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North Bay businesses look for ways to cut costs as PG&E plans energy rate hike March 1

Will Seppi wasn’t surprised to learn PG&E will be raising its rates on March 1. It’s hardly the first time and certainly won’t be the last.

But the president and CEO of Healdsburg-based Costeaux French Bakery is positioned to manage as best he can what will amount to approximately an 8.4% increase for small businesses, according to PG&E.

“We contract out for our gas prices, so we fix them in the best we can on an annual basis to allow us to manage some of the costs,” Seppi said. He also has shifted times for his baking crews to avoid PG&E’s highest rates, which are between 4 and 9 p.m. on weekdays, according to the utility.

On Feb. 10, the Public Utilities Commission voted unanimously to allow PG&E to increase its rates starting March 1. The PUC must approve any rate changes sought by PG&E and any other investor-owned utility in California.

Paul Doherty, a PG&E spokesman, told the Business Journal that the utility’s higher costs are “being driven by a few factors and market forces: recent California drought conditions which have reduced lower-cost hydroelectric generation across the western U.S., and by higher natural gas and wholesale electric energy prices seen in 2021 and forecasted to continue into 2022.”

A May 2021 California Public Utilities Commission report found that PG&E rates increased by 37% since 2013 and are projected to increase by an average 3.7% annually between 2020 and 2030, according to a Feb. 12 article in The Press Democrat, which noted other California investor-owned utilities’ rates have also gone up.

“We’re in a pattern now of unusually high annual rate increases,” Steven Weissman, an energy policy expert and a lecturer with the Goldman School of Public Policy at the University of California, Berkeley, told The Press Democrat.

PG&E spokesman Doherty said the utility doesn’t profit from its increased costs.

“What we pay for our customers’ energy supply, both natural gas and electricity, we pass through directly to our customers,” he said.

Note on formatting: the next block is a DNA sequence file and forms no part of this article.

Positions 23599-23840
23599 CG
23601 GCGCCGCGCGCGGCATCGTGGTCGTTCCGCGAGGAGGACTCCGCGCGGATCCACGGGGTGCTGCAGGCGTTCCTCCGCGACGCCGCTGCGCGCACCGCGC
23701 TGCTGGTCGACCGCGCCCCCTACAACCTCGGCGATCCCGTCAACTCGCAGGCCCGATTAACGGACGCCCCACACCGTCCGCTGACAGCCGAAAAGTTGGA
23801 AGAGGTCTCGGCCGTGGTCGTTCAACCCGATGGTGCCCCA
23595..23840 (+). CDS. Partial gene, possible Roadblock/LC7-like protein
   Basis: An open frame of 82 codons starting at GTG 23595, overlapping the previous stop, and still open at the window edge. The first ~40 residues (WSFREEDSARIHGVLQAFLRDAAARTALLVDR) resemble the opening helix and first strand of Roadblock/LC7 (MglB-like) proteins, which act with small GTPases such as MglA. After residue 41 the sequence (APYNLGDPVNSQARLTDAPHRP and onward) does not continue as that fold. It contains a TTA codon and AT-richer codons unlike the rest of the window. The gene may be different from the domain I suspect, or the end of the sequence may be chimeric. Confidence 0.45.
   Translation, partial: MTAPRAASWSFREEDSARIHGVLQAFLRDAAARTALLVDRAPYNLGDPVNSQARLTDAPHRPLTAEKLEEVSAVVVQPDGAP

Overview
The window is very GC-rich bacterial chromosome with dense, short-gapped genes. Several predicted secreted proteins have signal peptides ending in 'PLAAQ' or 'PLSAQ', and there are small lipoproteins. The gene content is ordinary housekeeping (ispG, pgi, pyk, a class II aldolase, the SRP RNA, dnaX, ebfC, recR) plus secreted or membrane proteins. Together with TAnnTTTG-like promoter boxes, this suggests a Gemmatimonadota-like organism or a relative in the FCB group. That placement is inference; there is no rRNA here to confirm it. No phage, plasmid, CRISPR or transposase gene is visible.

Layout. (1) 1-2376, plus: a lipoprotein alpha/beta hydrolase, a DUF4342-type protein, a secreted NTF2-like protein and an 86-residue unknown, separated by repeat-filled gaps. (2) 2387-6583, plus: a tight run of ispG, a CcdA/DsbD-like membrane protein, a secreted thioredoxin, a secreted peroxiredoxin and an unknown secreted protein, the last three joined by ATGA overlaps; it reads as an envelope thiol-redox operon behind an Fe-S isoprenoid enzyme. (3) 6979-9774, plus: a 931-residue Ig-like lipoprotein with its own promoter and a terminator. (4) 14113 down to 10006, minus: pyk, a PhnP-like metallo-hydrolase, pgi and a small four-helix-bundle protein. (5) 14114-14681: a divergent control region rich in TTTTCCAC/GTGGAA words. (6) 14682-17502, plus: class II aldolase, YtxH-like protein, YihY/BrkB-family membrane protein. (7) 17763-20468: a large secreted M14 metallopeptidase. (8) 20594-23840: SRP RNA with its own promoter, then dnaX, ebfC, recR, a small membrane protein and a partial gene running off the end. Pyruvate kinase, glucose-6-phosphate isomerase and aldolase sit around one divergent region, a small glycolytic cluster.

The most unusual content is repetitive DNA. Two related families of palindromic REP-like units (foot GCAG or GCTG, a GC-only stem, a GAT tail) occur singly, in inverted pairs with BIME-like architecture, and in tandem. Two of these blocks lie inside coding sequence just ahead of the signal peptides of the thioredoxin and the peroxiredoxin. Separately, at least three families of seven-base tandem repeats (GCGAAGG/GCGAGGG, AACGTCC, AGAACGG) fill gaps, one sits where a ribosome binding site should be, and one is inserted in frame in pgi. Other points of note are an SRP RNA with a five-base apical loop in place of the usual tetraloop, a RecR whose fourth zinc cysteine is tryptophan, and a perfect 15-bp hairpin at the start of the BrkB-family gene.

That doesn’t bring much solace to Tom Finch, owner of Filippi’s Pizza Grotto in downtown Napa.

“We’re already paying premiums and they keep going up,” Finch said, adding he can’t adjust the operating hours of his restaurant in order to take advantage of lower rates during the daytime.

“I can't tell my customers to come in at lunchtime, or come in the mid-afternoon,” he said. “Being a restaurant, your lights are on, your ovens are on, your gas is going because you're open. So it's kind of difficult to change.”

“Being a restaurant, your lights are on, your ovens are on, your gas is going because you're open. So it's kind of difficult to change.” —Tom Finch, Filippi’s Pizza Grotto, Napa

Finch said he’s done everything he can in his restaurant to minimize energy costs.

“I've already had PG&E out here years ago; they changed out all of my light bulbs and everything is LED,” he said, adding he also has timers on the bathroom lights and storage rooms.

“I'm as energy-efficient as I can be, but it still costs a lot a lot of money,” Finch said. “It's one of my highest spends every month.”

Schecky Miluso, co-owner and chief operations officer of Napa Nuts in Napa, noted his company’s PG&E bills have consistently gone up for years. He pulled bills going back to 2016.

“We’re luckily a big enough business where this is part of our overhead,” Miluso said.

Napa Nuts, which operates out of a 4,800-square-foot warehouse, pays about $600 a month in the summer to keep its products cool. In the winter, the utility bill drops by about half, he noted.

Miluso said he would like to make some energy-efficient changes like he’s done at his house, but his hands are tied because Napa Nuts doesn’t own the warehouse.

“We’ve got a lot of flat roof here that's not being utilized and just soaking up extra sunlight,” he said.

Seppi, on the other hand, is in a position to go solar, and he has.

“We have a solar array on our facilities in Healdsburg, and we are getting ready to energize a solar array on our production plant as well,” said Seppi. “So recognizing that costs were continuing to go up, it was one of the investments that we decided to make, not only for the cost side of it, but for the environmental components of it as well.”

Cheryl Sarfaty covers tourism, hospitality, health care and education. She previously worked for a Gannett daily newspaper in New Jersey and NJBIZ, the state’s business journal. Cheryl has freelanced for business journals in Sacramento, Silicon Valley, San Francisco and Lehigh Valley, Pennsylvania. She has a bachelor’s degree in journalism from California State University, Northridge. Reach her at cheryl.sarfaty@busjrnl.com or 707-521-4259.

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